In addition to retaining & releasing RKRequest instances, RKRequestQueue also serves as a gatekeeper to the network access itself. When the application is first launched or returns from a background state, RestKit uses its integration with the System Configuration Reachability API’s to determine if any network access is available. When talking to a remote server by hostname, there can be a delay between launch and the determination of network availability. During this time, RestKit is in an indeterminate reachability state and RKRequestQueue will defer sending any requests until network reachability can be determined. Once reachability is determined, RKRequestQueue prevents the network from becoming overburdened by limiting the number of concurrent requests to five.

Once your user interfaces begin spanning multiple controllers and users are navigating the controller stack quickly, you may begin generating a number of requests that do not need to be completed because the user has dismissed the view. Here we turn to RKRequestQueue as well. Let’s imagine that we have a controller that immediately begins loading some data when the view appears. But the controller also has a number of buttons that the user can quickly access to change perspectives, making the request we kicked off no longer of interest. We can either hold on to the instances of RKRequest that we generate or we can let RKRequestQueue do the work for us. Let’s see how this would work:

- (void)viewWillAppear:(BOOL)animated {
  /**
   * Ask RKClient to load us some data. This causes an RKRequest object to be created
   * transparently pushed onto the RKRequestQueue sharedQueue instance
   */
  [RKClient sharedClient] get:@"/some/data.json" delegate:self];
}

// We have been dismissed -- clean up any open requests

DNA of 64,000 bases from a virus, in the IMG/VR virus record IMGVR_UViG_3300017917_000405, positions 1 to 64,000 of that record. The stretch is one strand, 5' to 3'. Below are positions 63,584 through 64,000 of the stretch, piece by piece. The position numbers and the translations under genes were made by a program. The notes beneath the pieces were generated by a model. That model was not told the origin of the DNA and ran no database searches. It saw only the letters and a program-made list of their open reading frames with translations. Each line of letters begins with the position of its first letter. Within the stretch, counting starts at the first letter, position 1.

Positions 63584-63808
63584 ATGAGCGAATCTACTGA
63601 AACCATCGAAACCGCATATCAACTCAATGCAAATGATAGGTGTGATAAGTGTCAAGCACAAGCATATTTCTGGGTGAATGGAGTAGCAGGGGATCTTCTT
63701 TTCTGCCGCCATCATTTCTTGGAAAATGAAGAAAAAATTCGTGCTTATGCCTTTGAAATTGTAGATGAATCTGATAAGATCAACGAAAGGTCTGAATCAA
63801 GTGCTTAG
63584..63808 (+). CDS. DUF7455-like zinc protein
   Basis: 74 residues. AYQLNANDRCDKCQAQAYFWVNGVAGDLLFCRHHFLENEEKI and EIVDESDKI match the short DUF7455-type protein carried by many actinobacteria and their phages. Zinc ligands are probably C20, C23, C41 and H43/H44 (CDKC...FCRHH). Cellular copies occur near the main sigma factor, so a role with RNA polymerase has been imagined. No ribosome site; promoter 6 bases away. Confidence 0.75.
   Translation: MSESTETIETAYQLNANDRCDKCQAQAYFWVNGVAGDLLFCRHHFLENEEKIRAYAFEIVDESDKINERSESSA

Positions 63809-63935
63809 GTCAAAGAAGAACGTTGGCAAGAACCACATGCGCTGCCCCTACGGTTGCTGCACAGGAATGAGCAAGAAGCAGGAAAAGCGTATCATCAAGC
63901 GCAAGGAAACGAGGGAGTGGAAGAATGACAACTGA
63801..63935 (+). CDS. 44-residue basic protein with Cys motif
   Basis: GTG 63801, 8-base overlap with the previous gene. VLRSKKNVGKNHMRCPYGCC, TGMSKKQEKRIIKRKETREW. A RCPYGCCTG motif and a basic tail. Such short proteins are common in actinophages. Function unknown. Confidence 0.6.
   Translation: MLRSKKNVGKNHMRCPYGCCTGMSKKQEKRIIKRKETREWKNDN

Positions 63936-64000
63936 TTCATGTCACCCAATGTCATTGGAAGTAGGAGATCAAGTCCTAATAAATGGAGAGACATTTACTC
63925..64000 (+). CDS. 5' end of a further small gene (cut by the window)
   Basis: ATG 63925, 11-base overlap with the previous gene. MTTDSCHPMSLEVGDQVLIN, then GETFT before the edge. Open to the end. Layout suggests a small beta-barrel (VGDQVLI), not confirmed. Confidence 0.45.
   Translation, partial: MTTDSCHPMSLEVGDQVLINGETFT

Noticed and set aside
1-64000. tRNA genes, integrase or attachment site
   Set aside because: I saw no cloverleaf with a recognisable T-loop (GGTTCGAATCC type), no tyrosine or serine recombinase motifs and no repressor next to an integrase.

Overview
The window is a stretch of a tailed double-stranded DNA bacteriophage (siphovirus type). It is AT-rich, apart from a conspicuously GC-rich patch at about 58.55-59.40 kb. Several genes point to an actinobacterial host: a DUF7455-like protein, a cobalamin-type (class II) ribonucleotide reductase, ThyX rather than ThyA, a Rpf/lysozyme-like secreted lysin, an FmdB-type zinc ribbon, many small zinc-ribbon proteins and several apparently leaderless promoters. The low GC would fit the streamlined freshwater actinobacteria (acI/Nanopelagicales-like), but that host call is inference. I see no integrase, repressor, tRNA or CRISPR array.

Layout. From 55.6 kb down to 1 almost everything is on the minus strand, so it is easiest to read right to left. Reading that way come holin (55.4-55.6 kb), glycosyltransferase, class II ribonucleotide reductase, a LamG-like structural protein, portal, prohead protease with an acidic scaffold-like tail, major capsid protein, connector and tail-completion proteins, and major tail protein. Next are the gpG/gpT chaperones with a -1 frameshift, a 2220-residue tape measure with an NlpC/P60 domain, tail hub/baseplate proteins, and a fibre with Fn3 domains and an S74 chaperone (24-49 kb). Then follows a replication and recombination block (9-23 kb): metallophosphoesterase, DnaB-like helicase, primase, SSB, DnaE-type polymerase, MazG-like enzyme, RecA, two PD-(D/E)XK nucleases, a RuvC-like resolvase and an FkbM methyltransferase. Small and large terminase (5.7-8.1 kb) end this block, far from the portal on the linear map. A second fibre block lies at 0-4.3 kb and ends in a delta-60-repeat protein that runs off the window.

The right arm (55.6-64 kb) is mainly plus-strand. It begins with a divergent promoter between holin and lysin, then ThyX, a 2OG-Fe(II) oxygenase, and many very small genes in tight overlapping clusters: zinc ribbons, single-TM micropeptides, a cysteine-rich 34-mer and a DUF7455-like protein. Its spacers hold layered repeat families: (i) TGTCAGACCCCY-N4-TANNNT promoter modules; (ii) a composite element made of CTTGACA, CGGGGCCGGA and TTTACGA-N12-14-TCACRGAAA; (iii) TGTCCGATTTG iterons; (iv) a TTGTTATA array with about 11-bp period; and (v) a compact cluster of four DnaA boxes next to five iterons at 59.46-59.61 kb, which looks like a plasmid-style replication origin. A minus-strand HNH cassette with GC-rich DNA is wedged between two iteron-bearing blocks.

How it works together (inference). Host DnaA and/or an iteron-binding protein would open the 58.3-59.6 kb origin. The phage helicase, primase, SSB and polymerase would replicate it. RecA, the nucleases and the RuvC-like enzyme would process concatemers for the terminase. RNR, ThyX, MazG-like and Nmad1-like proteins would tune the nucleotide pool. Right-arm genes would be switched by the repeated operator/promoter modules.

- (void)dealloc {
  [[RKRequestQueue sharedQueue] cancelRequestsWithDelegate:self];
  [super dealloc];
}

// We have been obscured -- cancel any pending requests
- (void)viewWillDisappear:(BOOL)animated {
  [[RKRequestQueue sharedQueue] cancelRequestsWithDelegate:self];
}

Rather than managing the request ourselves and doing the housekeeping, we can just ask RKRequestQueue to cancel any requests that we are the delegate for. If there are none currently processing, no action will be taken.

A sharedQueue singleton instance is created for you at framework initialization time. It is also possible to create additional ad-hoc queues to manage groups of requests
more granularly. For example, an ad-hoc queue could be useful for downloading or uploading content in the background, while keeping the main shared queue free for responding to user actions. Let’s take a look at an example of using an ad-hoc queue:

- (IBAction)queueRequests {
    RKRequestQueue* queue = [[RKRequestQueue alloc] init];
    queue.delegate = self;
    queue.concurrentRequestsLimit = 1;
    queue.showsNetworkActivityIndicatorWhenBusy = YES;

    // Queue up 4 requests
    [queue addRequest:[[RKClient sharedClient] requestWithResourcePath:@"/RKRequestQueueExample" delegate:self]];
    [queue addRequest:[[RKClient sharedClient] requestWithResourcePath:@"/RKRequestQueueExample" delegate:self]];